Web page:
Fortify SCA for Scala

Fortify SCA (Static Code Analyzer), by Micro Focus, finds security issues in source code. For an overview, visit

Fortify supports many programming languages. This page provides technical documentation about its support for Scala in particular.

Scala support in Fortify is the product of a collaboration between Micro Focus and Lightbend.

Supported language features

All of Scala is supported by the translator.

Supported security vulnerabilities

A full list is available on the Micro Focus site.

Sample project

The play-webgoat repository contains an example web app that uses the Play framework. The fortify branch is configured for use with Fortify SCA. Here is a list of the vulnerabilities Fortify finds there.


This release supports translating and scanning Scala source code on the following platforms:

  • Linux
  • MacOS
  • Windows

The following Java Virtual Machine versions are supported:

  • Java 8

The following Scala versions are supported:

  • Scala 2.13.0 or newer
  • Scala 2.12.3 or newer
  • Scala 2.11.6 or newer

The latest patch releases are recommended (2.13.0, 2.12.9, and 2.11.12 as of August 2019).

To translate Scala code for Fortify to scan, you must be a current Lightbend subscriber.

To actually scan translated code for vulnerabilities, you must either:

  • be a licensed Fortify SCA user. Fortify SCA version 19.1 or newer is recommended for best results; 17.20 or newer is required
  • or, use Fortify on Demand (see below for details)

Fortify 19.1’s own system requirements are documented here.

License installation

The license file for using the Scala translator is a standard Lightbend Enterprise Suite license. Lightbend subscribers can obtain their license by visiting

The license contents should look like:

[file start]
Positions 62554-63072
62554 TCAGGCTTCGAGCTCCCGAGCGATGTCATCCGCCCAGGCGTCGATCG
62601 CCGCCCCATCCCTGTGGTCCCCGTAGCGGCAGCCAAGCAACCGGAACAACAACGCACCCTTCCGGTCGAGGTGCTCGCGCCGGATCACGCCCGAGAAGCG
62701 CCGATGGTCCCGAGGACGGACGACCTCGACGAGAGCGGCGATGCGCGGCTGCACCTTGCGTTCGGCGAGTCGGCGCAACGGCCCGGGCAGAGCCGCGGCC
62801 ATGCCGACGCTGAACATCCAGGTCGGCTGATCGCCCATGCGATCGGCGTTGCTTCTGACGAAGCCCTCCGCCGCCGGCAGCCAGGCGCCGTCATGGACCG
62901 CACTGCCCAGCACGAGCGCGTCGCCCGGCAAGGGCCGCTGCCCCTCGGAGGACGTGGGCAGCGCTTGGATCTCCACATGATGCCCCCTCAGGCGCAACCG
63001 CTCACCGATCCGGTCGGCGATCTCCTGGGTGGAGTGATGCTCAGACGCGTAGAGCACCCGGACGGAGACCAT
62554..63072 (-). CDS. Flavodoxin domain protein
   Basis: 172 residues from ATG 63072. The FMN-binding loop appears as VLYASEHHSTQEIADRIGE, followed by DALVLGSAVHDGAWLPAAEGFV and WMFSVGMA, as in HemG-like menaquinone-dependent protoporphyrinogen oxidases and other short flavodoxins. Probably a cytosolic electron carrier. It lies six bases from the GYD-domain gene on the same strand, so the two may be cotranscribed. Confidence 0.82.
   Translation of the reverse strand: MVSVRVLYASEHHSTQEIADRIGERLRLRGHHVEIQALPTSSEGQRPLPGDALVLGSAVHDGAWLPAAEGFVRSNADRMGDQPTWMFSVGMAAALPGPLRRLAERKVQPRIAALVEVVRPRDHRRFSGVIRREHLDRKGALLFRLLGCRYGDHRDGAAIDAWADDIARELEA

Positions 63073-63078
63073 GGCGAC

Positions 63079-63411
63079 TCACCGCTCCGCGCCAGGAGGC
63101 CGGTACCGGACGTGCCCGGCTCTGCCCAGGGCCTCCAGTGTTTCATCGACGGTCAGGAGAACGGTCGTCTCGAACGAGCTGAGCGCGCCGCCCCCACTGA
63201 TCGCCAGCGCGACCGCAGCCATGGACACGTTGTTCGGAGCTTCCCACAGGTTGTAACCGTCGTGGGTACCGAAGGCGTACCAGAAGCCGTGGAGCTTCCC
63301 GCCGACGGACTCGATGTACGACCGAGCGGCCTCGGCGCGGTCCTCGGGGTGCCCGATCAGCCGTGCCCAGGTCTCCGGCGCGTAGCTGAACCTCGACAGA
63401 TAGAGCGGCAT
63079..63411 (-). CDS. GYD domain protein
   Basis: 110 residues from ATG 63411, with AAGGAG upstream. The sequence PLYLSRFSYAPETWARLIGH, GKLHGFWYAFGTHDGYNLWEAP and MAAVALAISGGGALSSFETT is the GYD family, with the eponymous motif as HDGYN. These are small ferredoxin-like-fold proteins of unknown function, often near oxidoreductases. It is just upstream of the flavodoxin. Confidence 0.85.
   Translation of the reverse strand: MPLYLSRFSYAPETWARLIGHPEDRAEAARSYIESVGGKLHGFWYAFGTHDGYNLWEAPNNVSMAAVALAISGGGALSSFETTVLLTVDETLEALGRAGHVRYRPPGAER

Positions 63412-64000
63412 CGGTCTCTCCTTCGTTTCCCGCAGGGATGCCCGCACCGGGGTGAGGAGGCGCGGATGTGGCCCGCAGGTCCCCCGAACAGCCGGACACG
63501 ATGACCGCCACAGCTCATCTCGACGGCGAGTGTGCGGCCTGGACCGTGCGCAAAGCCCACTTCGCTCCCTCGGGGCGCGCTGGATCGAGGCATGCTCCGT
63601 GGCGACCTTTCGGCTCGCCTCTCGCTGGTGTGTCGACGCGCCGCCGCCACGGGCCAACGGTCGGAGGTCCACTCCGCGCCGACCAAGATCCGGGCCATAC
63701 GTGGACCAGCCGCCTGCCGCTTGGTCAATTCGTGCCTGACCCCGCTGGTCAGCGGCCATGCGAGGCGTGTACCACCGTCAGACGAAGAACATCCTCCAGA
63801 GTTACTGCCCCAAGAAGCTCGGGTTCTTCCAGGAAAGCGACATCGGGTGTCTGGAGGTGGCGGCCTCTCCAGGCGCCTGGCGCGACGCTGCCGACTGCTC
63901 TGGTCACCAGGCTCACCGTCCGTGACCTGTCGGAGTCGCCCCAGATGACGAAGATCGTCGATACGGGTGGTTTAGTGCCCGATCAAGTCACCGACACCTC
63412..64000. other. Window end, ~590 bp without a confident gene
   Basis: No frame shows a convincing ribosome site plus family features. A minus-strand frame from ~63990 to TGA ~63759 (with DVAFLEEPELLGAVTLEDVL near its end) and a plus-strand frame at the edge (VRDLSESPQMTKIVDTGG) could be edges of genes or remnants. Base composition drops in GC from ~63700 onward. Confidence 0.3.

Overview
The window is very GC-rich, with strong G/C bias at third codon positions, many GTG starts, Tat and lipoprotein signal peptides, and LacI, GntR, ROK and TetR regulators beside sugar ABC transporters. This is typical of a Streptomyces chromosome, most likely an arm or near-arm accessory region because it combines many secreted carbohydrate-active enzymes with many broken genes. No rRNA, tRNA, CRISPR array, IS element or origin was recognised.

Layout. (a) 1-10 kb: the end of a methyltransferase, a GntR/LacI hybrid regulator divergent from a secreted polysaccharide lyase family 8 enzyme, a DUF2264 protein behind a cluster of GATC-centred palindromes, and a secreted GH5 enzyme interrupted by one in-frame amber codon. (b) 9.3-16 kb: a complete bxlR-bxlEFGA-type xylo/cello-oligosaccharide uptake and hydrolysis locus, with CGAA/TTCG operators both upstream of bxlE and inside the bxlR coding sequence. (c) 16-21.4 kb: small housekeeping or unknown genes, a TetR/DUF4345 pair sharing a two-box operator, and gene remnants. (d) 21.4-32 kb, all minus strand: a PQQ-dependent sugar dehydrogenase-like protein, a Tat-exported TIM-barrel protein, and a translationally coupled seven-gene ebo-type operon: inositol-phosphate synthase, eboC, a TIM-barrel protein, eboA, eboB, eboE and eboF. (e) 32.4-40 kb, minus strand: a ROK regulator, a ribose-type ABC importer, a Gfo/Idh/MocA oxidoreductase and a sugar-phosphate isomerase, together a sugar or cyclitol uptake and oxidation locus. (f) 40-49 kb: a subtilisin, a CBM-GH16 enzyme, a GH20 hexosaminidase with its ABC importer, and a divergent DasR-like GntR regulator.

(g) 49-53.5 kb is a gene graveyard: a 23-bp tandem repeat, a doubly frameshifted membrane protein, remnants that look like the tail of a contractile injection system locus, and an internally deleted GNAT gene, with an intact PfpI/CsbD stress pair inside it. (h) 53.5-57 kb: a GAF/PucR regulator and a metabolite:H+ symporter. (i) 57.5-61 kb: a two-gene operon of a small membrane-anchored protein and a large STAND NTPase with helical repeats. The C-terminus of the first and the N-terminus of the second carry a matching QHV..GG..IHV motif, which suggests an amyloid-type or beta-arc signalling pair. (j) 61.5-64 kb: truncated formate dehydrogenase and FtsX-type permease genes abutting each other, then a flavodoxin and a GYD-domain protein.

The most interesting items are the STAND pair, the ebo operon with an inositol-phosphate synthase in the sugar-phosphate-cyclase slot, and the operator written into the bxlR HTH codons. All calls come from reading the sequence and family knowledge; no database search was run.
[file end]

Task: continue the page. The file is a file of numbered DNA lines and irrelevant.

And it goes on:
All current Lightbend subscribers should have the fortify grant in the grants: line of the license. You may need to retrieve a new license if the old one was created before mid-July 2017. (Note that Lightbend Enterprise Suite trial licenses do not have this grant.)

Copy and paste the text from that web page into a file in the correct platform-dependent location. On MacOS and Linux platforms the default location is ~/.lightbend/license and on the Windows platform it is %homePath%\.lightbend\license.

Be sure the license file has OS-appropriate line endings. For example, on Windows a license file with Unix line endings may not work.

You can ask the compiler plugin to look in a different location by specifying -P:fortify:license=..., substituting any full path you like for ....

Getting and using the translator (via sbt)

Prerequisite: install the sbt build tool (link).

Translating Scala source code for Fortify is done by a Scala compiler plugin.

You can have sbt resolve the compile plugin if you either

  • set up authentication for Lightbend’s commercial-releases repository
  • or, mirror the compiler plugin to an internal repository used at your organization. This is usually done in larger organizations.

To authenticate to the commercial-releases repo, create a ~/.lightbend/commercial.credentials file (on MacOS or Linux platforms), or a %homePath%\.lightbend\commercial.credentials file (on Windows) that looks like:


but substitute user and password values that you retrieve from .

And in your project’s build definition, add:

credentials += Credentials(
  Path.userHome / ".lightbend" / "commercial.credentials")
resolvers += "lightbend-commercial-releases" at